Sep 30, 2011


In marketing fear is good. Or, at least it can be. Fear can also be really, really bad. To illustrate this let’s consider an example outside the world of marketing: the fear of germs.

If you have a healthy, rationale fear of germs that stops you from eating a half-eaten Oreo off the floor of a truckstop restroom — that’s fine. However, if your fear of germs leaves you a sniveling shut-in who is constantly Purelling your latex-gloved hands as you scrub your sterile, hermetically-sealed apartment — that’s not so good. The first example is common sense; the second is overblown, misguided paranoia.

Now here’s the ironic thing — being crazy-afraid of germs can make you more likely to get sick. If you flush every toilet with your foot, wear a surgical mask around toddlers, and constantly scrub your hands with super-duper, extra-strength antibacterial soap, your immune system becomes weak. When a germ finally does get through, it multiplies faster than the Octomom at a polygamist compound.

In a similar way, being afraid to fail can keep you from being successful. That’s especially true in marketing, in which fear of failure makes companies overly safe. They are afraid of people not liking them. They are afraid of offending someone. They don’t want to be shocking. They don’t want to make waves. And the last thing they want is controversy or bad press. The problem is they try so hard not to offend anyone that no one notices them at all. And not being noticed at all is the one thing all marketers should fear most. That’s the one thing we should be very, very afraid of.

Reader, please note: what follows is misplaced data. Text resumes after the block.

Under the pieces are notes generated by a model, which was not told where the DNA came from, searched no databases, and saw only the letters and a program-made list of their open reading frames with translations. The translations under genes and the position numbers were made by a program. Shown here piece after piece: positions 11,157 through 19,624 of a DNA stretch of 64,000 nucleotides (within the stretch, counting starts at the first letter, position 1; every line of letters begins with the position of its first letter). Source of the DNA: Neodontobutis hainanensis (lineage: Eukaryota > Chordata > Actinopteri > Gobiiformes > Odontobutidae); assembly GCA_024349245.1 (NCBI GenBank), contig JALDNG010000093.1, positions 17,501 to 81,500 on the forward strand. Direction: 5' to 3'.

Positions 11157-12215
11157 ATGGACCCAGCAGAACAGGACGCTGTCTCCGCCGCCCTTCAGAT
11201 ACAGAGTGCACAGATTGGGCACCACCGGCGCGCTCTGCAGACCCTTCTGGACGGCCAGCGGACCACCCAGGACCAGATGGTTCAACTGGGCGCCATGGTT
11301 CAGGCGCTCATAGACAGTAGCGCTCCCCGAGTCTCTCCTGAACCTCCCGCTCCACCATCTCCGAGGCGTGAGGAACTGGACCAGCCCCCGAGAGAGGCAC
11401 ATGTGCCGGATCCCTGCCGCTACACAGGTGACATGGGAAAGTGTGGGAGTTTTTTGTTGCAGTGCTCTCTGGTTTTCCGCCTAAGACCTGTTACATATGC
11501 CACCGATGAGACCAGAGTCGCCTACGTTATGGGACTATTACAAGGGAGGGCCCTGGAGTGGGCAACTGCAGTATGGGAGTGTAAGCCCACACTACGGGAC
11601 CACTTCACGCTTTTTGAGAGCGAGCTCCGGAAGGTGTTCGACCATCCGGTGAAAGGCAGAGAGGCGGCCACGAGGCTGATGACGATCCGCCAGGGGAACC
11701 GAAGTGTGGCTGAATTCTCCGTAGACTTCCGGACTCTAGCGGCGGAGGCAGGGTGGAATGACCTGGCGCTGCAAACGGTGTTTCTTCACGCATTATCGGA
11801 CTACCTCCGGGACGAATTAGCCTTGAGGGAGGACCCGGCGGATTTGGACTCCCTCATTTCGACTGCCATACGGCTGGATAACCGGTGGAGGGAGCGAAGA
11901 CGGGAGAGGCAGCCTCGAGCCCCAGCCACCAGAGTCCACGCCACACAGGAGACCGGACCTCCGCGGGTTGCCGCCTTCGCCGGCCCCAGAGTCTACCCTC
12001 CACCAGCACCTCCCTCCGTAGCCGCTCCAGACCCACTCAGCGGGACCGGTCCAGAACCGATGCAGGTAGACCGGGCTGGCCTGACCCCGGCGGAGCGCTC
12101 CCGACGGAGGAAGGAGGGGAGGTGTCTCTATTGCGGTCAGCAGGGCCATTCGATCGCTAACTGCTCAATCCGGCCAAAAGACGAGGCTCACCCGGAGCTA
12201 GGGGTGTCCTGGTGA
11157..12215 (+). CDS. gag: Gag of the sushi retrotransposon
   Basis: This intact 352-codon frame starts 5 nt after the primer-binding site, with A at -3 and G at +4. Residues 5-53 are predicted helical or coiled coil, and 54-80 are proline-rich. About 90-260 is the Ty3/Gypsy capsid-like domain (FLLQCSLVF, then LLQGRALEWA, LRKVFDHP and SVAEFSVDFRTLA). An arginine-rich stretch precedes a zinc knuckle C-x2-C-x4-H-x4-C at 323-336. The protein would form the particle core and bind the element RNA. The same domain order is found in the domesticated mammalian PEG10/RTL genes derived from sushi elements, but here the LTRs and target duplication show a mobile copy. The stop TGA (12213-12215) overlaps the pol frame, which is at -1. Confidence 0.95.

Once you’re afraid of not being noticed, you realize it’s important to take risks. It’s important to be funny, dramatic, weird, cool, controversial, innovative, entertaining — whatever it takes to cut through the convoluted clutter of marketing messages and get your brand on consumers’ radar. This doesn’t mean you should try to offend and alienate your target market. It simply means this — it’s okay to rub a small minority the wrong way as long as your main target thinks you’re right on.